Dahlgren in Final Phase of Renovations
Published: Friday, January 18, 2013
Updated: Friday, January 18, 2013 02:01
The third phase of renovations to Dahlgren Chapel, scheduled to be completed this summer, will shift inside to focus on the worship space’s interior.
Geier Brown Renfrow Architects, LLC, the firm leading the interior renovation, presented the latest phase to students, faculty and alumni in the chapel Thursday. Major changes include moving the organ to the front of the church and increasing the total seating capacity from 270 to 325. The aesthetic of Dahlgren Chapel is not expected to change significantly, though lighting improvements, painting and sound updates are intended to enhance the worship experience.
Vice President for Mission and Ministry Fr. Kevin O’Brien, S.J., said that design plans also include adding new chairs. The chapel will be distinguishable from a church because of the wooden chairs with kneelers attached to the row in front of them, as opposed to pews, according to O’Brien.
“To maintain the appearance of the chapel we made the decision to keep chairs,” he said.
Other changes to the interior will include the relocation of the baptismal font to the entrance and the addition of Stations of the Cross to the sides of the chapel. Students in attendance noted that a credence table was still needed. Some suggested changes, such as the addition of a confessional, were not included.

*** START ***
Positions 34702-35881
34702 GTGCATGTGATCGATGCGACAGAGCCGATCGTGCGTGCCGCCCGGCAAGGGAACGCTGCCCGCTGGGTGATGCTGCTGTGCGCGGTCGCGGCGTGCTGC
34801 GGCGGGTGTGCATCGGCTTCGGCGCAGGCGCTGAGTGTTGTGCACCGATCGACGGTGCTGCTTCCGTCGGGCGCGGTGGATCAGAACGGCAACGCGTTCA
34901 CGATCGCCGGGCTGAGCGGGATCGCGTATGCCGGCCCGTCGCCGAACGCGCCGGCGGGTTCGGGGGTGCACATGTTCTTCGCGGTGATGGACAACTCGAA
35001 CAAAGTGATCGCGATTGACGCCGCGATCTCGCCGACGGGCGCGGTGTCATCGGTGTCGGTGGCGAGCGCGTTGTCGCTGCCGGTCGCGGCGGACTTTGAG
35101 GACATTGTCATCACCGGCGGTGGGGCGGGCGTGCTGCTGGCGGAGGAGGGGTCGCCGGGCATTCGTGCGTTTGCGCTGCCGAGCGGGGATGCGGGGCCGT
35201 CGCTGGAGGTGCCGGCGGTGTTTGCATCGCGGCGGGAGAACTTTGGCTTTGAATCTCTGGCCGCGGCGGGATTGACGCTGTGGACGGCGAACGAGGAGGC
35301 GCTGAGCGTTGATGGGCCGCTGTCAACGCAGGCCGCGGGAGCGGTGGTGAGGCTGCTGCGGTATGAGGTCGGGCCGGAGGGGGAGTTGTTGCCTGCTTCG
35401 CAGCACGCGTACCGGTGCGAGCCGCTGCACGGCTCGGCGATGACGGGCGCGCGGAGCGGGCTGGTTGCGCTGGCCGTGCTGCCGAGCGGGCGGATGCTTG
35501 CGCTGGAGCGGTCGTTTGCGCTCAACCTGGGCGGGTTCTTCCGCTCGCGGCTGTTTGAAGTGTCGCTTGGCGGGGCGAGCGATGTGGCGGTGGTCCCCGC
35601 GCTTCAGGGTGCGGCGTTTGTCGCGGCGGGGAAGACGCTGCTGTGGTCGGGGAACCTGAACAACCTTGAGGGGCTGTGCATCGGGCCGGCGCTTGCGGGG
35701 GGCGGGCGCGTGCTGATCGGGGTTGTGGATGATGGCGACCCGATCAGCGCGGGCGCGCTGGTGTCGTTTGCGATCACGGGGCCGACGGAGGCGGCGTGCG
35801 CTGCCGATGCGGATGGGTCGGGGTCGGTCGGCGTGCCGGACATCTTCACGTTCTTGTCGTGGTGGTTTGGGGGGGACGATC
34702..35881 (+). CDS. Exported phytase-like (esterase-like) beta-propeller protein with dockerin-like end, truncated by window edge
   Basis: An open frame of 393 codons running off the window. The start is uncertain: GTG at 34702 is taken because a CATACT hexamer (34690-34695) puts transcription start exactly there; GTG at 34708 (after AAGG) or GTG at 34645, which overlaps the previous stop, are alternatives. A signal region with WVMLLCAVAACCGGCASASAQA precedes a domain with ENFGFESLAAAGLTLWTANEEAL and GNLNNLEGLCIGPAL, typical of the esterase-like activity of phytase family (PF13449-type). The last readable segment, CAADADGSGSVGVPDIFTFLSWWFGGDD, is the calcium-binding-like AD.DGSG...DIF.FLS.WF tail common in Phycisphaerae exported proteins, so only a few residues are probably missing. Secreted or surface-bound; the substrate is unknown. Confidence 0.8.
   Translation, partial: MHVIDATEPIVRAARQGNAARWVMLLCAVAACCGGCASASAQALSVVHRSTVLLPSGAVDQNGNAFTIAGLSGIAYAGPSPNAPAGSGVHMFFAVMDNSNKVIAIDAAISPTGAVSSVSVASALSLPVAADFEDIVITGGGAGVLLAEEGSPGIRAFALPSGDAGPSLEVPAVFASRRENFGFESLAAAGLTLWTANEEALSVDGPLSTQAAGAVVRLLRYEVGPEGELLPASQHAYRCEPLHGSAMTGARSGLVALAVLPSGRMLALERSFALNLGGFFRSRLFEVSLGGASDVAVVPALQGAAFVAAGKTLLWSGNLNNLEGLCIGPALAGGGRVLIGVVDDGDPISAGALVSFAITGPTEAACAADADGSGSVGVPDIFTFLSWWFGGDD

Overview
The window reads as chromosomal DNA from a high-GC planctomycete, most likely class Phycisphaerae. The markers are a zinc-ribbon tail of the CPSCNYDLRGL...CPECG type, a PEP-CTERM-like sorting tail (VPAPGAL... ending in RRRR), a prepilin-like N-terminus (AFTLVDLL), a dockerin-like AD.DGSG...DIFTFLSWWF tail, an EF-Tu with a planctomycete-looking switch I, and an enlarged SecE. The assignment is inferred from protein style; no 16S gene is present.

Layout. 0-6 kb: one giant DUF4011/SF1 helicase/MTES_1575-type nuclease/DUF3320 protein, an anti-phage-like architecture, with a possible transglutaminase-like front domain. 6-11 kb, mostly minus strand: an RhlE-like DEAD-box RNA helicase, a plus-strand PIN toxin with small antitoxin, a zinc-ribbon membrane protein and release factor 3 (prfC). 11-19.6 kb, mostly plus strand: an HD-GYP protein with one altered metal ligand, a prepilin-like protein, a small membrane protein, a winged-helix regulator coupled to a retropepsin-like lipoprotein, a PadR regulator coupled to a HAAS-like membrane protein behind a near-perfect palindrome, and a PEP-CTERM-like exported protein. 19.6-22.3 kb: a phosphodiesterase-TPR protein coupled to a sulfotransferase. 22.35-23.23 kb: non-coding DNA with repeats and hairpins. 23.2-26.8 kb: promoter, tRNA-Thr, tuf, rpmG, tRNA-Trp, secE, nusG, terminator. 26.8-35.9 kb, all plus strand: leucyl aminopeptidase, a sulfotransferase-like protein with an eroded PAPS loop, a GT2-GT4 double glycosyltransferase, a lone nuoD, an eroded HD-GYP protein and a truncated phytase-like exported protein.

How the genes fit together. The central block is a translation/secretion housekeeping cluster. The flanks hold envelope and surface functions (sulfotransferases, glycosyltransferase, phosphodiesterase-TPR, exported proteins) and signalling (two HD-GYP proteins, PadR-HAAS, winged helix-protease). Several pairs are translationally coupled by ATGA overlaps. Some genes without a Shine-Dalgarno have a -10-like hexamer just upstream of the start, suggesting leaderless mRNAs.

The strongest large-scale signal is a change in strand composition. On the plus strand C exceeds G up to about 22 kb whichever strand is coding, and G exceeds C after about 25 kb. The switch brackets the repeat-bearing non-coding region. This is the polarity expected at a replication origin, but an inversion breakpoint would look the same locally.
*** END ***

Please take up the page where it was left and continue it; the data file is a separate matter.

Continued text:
The renovation is scheduled to be completed over the summer so that students can use the space for the remainder of the semester. During the summer renovations, mass will be held at an alternate location on campus.
Phases one and two of the renovation process included fixing the foundation of the building and cleaning the stained glass windows. An opaque protective glass formerly covered the windows. The renovations replaced the opaque glass with a transparent protective glass that allows light to filter in through the colorful windows.
Overall, the Francis (F ’77) and Kathleen Rooney (C ’75) Foundation’s $6 million gift carried the project through its subterranean stages. Phase three will cost approximately $2.5 to $3 million, including $1 million for moving and renovating the organ. So far, the project has stayed on schedule, according to O’Brien.
Kevin Sullivan (COL ’14), who attended the open meeting Thursday, is happy to see that a variety of factors affecting students, faculty and staff have been taken into consideration through the renovation process.
“It’s the central space on campus so seeing seating increased is good.” he said.
When the third phase of the renovation is completed, the only remaining step will be to finalize design aesthetics.